The Australian Senate has passed a motion supporting the return of the Gweagle Shield and Spears, which were taken by Captain Cook's party after firing on Cooman, a Gweagle man in 1770 in what is now known as Botany Bay. The act signalled the start of what became known as the Frontier Wars and the subsequent ongoing 228 years of European occupation of Australia.
Rodney Kelly, an ancestor of Cooman is travelling to Europe to demand the return of these artefacts, most of which are held by the British Museum in Cambridge. He and his supporters will also travel to The Netherlands, Berlin and Sweden.
These photographs were taken at the Aboriginal Tent Embassy and at the Australian parliament, where this historic motion was passed.
The significance of the passing of this parliamentary motion, for what it represents in terms of the acknowledgement of historical events, should not be underestimated.
The motion reads as follows:
Business of the Senate—Order of the Day 1 Community Affairs Legislation Committee Report to be presented on the provisions of the National Cancer Screening Register Bill 2016 and the National Cancer Screening Register (Consequential and Transitional Provisions) Bill 2016.
General Business—Notice of Motion Notice given 15 September 2016 *61 Senator Siewert:
To move—That the Senate—
(a) notes that: (i) in 1770, two members of the Gweagal people stood on the shore of the place now called Botany Bay, as a boat containing James Cook and some of his crew approached the shore, (ii) the Gweagal men were holding spears and a shield and they attempted to warn off the interlopers, an action that was responded to with gunfire, (iii) one of the men, Cooman, was shot in the leg and he ran for cover, dropping his shield, No. 7—10 October 2016 9 (iv) this shield and a number of spears and other artefacts from their camp were taken by James Cook and given to the British Museum when he returned there, and the shield and a number of the spears remain in the Museum’s collection, and (v) a significant number of the spears taken are now also held by the Cambridge Museum of Archaeology and Anthropology;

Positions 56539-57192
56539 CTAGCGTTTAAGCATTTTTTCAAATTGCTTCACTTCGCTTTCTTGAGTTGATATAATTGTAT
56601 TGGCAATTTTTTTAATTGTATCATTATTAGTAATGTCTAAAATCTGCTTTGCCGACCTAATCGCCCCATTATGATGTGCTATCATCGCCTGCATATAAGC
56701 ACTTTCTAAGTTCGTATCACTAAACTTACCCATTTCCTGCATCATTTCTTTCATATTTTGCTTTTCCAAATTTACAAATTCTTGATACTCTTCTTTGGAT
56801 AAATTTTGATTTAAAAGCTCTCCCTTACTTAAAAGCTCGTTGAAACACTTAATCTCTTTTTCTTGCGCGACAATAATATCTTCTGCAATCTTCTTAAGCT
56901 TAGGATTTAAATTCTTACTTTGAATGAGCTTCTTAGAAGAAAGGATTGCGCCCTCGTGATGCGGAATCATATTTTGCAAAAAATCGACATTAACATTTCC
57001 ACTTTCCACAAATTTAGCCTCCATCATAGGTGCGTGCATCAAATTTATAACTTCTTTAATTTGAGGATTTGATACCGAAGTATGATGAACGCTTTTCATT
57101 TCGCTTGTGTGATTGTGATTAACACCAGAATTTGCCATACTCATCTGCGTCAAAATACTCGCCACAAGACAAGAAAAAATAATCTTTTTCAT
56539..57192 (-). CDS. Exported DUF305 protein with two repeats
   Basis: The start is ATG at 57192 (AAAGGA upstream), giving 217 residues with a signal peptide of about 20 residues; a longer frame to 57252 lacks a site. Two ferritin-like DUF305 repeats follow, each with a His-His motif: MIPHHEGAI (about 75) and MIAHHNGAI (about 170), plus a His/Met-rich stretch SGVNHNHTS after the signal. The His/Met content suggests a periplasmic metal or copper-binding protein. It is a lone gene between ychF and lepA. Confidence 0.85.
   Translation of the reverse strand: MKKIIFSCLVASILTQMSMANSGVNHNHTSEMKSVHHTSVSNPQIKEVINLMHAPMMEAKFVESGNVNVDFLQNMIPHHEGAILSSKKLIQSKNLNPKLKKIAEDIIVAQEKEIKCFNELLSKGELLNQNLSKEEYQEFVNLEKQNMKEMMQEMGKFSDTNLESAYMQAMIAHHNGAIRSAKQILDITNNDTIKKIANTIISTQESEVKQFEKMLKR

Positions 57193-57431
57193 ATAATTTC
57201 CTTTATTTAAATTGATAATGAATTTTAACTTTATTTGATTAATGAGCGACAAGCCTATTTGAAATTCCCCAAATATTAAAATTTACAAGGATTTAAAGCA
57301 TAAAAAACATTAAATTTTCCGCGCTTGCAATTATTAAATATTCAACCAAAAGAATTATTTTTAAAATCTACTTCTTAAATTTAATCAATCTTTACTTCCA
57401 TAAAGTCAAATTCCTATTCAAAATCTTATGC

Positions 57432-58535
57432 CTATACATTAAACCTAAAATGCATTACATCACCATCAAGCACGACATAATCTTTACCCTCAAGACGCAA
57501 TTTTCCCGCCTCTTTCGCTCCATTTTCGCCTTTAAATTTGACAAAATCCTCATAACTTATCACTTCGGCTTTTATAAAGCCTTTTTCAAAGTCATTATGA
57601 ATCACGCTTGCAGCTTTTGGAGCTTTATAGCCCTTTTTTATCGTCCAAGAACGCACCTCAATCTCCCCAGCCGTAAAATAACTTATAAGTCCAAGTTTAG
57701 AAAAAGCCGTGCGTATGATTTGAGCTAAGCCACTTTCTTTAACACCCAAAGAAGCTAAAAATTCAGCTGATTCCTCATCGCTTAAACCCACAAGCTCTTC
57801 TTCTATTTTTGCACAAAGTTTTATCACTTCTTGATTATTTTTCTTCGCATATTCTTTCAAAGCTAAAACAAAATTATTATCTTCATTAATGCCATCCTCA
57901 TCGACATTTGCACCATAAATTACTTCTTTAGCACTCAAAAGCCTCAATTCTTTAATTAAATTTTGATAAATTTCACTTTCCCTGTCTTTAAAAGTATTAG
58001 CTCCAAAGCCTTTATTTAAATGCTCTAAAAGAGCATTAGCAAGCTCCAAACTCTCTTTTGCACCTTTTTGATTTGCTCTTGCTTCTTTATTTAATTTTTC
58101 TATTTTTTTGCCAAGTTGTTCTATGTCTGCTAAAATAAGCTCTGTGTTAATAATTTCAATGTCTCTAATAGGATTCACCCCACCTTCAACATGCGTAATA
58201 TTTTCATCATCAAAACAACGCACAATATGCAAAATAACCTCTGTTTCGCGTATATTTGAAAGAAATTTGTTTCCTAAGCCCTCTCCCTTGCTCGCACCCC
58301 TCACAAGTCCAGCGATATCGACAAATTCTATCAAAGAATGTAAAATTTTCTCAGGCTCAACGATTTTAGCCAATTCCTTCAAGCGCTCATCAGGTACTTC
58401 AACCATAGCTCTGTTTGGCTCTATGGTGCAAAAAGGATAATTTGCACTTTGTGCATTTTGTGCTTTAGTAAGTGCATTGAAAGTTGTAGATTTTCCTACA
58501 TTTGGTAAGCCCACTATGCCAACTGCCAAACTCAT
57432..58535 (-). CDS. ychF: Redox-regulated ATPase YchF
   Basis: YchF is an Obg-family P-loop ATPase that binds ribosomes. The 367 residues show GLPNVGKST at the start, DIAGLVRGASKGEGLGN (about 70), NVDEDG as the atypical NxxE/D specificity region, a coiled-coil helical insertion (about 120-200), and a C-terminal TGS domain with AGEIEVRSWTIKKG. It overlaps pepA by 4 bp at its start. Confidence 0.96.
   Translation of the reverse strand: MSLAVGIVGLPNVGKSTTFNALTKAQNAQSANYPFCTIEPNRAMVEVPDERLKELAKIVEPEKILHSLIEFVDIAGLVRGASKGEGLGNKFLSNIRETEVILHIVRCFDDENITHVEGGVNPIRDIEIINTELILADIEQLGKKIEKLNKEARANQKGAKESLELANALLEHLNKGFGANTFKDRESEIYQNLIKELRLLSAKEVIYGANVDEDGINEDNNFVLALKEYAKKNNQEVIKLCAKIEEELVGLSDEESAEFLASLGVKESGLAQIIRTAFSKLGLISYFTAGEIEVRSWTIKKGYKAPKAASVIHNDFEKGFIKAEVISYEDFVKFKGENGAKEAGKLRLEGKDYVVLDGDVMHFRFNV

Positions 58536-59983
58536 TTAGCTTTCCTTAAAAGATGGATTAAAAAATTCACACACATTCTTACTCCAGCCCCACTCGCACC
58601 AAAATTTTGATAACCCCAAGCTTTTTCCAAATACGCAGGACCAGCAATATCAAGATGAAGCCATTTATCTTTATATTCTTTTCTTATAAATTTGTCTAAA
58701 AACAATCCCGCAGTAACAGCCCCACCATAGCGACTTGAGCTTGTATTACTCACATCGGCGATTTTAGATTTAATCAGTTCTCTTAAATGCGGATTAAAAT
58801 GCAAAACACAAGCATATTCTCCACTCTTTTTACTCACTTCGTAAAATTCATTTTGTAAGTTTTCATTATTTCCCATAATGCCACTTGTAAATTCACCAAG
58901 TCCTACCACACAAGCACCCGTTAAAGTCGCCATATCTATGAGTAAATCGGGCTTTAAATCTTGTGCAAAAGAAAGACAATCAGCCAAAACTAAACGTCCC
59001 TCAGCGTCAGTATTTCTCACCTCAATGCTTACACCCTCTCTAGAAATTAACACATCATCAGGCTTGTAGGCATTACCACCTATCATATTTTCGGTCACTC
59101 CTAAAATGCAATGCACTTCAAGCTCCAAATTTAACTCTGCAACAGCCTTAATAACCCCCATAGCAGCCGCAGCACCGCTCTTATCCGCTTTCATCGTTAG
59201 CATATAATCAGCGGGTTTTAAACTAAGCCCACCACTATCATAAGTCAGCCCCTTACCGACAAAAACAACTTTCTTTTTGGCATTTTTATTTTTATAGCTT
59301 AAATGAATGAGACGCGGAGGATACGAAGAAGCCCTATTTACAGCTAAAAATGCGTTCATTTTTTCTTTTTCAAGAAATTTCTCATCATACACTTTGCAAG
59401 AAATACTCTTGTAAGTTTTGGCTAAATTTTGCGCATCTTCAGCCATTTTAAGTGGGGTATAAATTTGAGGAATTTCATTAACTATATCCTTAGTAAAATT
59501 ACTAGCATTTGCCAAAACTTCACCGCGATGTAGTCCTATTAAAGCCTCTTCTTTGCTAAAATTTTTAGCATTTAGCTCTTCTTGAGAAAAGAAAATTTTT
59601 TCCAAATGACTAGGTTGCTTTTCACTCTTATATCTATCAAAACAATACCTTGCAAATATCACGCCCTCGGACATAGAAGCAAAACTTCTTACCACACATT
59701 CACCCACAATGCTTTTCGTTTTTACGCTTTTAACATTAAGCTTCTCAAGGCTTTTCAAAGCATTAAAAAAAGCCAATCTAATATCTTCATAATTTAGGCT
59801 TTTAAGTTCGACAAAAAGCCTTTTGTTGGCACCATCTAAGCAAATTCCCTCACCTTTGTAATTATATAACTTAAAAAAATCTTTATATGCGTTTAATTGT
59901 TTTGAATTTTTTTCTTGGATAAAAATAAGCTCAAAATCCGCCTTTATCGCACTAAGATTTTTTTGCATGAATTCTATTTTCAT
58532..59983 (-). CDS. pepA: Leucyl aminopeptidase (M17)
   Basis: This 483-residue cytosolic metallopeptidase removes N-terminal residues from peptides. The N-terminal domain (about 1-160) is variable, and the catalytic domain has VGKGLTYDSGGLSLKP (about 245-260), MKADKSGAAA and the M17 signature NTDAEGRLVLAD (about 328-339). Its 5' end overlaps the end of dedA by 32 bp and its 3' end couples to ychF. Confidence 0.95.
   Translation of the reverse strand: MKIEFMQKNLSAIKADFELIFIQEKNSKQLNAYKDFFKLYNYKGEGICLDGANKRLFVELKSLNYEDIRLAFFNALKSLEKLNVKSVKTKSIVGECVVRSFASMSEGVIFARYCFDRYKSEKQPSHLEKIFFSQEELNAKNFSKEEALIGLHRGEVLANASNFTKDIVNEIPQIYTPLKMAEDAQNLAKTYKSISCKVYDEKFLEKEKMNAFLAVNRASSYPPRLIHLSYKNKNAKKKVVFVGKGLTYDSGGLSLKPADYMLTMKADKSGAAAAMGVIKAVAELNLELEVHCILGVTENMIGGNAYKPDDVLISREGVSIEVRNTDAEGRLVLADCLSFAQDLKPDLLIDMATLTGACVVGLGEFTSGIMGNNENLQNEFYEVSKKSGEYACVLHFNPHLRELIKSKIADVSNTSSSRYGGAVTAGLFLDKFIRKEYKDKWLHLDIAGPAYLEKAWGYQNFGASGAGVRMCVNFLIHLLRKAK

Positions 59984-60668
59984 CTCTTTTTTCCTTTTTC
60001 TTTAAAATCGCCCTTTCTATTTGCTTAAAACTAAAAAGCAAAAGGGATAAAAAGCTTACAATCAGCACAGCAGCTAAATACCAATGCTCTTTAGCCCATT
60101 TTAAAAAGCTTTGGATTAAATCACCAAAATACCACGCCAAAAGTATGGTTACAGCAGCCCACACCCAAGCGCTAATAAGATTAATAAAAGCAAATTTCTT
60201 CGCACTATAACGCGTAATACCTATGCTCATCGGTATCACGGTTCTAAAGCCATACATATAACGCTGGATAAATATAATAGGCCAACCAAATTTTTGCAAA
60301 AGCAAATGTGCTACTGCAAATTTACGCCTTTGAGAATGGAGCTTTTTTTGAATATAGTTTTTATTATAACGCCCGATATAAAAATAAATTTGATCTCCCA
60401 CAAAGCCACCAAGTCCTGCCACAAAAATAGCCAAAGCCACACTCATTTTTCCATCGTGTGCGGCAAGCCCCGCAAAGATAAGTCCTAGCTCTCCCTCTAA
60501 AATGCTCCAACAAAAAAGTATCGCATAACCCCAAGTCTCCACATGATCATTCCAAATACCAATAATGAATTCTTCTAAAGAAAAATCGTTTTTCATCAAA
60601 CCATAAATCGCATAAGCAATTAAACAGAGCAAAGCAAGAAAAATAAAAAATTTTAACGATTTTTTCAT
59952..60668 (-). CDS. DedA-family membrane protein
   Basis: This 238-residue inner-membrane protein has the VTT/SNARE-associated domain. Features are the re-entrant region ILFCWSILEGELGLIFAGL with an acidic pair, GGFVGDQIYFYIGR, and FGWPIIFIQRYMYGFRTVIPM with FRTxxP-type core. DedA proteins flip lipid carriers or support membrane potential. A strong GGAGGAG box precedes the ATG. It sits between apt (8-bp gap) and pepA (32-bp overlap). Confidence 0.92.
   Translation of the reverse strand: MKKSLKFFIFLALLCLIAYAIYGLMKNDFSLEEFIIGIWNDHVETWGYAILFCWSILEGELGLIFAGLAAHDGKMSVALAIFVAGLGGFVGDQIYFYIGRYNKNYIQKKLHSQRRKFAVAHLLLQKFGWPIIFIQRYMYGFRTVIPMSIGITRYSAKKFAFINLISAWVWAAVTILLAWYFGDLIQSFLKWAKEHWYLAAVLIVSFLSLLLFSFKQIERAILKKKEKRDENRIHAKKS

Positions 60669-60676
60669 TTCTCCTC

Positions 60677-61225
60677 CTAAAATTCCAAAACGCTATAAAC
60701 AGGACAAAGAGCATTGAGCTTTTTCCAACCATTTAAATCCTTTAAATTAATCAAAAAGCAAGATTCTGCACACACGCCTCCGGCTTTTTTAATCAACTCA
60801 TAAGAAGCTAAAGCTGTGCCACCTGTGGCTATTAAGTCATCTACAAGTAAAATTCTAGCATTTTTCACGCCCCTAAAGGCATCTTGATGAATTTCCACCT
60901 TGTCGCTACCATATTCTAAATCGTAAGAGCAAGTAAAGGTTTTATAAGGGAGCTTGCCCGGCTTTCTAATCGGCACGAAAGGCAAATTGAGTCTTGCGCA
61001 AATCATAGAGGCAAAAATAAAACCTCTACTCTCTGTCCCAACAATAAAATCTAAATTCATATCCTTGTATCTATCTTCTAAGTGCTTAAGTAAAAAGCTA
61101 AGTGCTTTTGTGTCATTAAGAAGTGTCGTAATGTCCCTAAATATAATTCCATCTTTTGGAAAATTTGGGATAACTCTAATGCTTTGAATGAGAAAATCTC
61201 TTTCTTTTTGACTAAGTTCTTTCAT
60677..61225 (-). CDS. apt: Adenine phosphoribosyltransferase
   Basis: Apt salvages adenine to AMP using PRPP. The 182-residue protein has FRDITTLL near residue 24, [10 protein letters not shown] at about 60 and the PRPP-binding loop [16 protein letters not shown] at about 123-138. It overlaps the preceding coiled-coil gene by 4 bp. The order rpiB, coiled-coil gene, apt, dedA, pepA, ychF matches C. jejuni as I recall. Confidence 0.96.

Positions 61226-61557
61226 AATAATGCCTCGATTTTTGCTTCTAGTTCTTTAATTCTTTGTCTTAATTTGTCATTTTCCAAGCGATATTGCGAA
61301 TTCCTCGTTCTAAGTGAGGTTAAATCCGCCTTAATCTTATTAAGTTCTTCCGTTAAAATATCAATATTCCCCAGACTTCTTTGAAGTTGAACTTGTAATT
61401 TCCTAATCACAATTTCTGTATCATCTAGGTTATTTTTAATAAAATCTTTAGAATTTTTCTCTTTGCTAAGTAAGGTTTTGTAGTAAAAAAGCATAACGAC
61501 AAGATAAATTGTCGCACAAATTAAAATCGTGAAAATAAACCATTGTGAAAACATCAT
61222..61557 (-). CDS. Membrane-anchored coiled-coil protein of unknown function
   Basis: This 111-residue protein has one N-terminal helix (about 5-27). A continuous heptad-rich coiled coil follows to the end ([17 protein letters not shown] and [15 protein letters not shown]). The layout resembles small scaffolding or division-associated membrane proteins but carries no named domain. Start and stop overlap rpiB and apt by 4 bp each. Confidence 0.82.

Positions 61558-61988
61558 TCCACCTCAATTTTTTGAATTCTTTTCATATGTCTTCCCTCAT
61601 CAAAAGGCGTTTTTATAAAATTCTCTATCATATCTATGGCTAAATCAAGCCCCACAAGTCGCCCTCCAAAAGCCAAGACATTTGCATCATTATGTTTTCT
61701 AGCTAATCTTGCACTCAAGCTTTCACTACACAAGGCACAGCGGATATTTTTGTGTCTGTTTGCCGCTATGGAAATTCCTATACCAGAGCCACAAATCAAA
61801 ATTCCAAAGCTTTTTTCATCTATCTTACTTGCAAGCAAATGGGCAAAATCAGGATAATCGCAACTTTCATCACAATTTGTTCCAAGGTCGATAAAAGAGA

(b) acknowledges that: (i) it is a core part of Aboriginal belief that artefacts must be kept on the country they came from, as they form a part of the ongoing story of that place, (ii) laws covering Aboriginal cultural heritage in New South Wales recognise the strong connection between Aboriginal people, their land and their artefacts, and (iii) the Gweagal people and their descendants are the rightful and lawful owners of all artefacts produced on their territory, including the shield and spears held in the British Museum and the Cambridge Museum of Archaeology and Anthropology;
(c) recognises the work done by Cooman’s descendant Mr Rodney Kelly to push for the repatriation of these important artefacts; (d) supports the repatriation of these important artefacts to the Gweagal people; and (e) requests the Australian Government extend diplomatic assistance to Mr Rodney Kelly while he is in the United Kingdom seeking the return of the artefacts.